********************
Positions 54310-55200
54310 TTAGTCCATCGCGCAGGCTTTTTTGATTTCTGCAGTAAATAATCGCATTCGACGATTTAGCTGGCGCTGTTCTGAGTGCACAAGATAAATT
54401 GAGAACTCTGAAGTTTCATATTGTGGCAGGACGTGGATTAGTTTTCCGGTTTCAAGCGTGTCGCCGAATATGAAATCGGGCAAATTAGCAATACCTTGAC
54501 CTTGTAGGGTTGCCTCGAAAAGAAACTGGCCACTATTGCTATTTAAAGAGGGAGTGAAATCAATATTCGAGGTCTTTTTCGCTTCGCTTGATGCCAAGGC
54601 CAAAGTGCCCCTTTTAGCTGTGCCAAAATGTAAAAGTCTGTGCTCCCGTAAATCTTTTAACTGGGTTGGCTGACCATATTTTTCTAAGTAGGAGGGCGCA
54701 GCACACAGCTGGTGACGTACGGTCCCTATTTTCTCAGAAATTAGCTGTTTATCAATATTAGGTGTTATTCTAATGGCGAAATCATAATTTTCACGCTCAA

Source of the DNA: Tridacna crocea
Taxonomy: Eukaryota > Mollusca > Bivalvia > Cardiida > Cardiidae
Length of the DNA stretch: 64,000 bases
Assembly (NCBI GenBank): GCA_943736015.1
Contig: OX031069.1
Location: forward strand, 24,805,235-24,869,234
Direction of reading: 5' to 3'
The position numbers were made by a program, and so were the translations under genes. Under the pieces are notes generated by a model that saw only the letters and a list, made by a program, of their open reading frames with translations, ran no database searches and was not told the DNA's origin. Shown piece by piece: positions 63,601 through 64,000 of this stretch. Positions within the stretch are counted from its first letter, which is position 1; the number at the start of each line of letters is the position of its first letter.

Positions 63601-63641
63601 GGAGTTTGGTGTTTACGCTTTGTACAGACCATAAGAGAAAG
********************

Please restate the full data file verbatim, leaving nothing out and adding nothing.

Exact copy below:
Positions 54310-55200
54310 TTAGTCCATCGCGCAGGCTTTTTTGATTTCTGCAGTAAATAATCGCATTCGACGATTTAGCTGGCGCTGTTCTGAGTGCACAAGATAAATT
54401 GAGAACTCTGAAGTTTCATATTGTGGCAGGACGTGGATTAGTTTTCCGGTTTCAAGCGTGTCGCCGAATATGAAATCGGGCAAATTAGCAATACCTTGAC
54501 CTTGTAGGGTTGCCTCGAAAAGAAACTGGCCACTATTGCTATTTAAAGAGGGAGTGAAATCAATATTCGAGGTCTTTTTCGCTTCGCTTGATGCCAAGGC
54601 CAAAGTGCCCCTTTTAGCTGTGCCAAAATGTAAAAGTCTGTGCTCCCGTAAATCTTTTAACTGGGTTGGCTGACCATATTTTTCTAAGTAGGAGGGCGCA
54701 GCACACAGCTGGTGACGTACGGTCCCTATTTTCTCAGAAATTAGCTGTTTATCAATATTAGGTGTTATTCTAATGGCGAAATCATAATTTTCACGCTCAA

Source of the DNA: Tridacna crocea
Taxonomy: Eukaryota > Mollusca > Bivalvia > Cardiida > Cardiidae
Length of the DNA stretch: 64,000 bases
Assembly (NCBI GenBank): GCA_943736015.1
Contig: OX031069.1
Location: forward strand, 24,805,235-24,869,234
Direction of reading: 5' to 3'
The position numbers were made by a program, and so were the translations under genes. Under the pieces are notes generated by a model that saw only the letters and a list, made by a program, of their open reading frames with translations, ran no database searches and was not told the DNA's origin. Shown piece by piece: positions 63,601 through 64,000 of this stretch. Positions within the stretch are counted from its first letter, which is position 1; the number at the start of each line of letters is the position of its first letter.

Positions 63601-63641
63601 GGAGTTTGGTGTTTACGCTTTGTACAGACCATAAGAGAAAG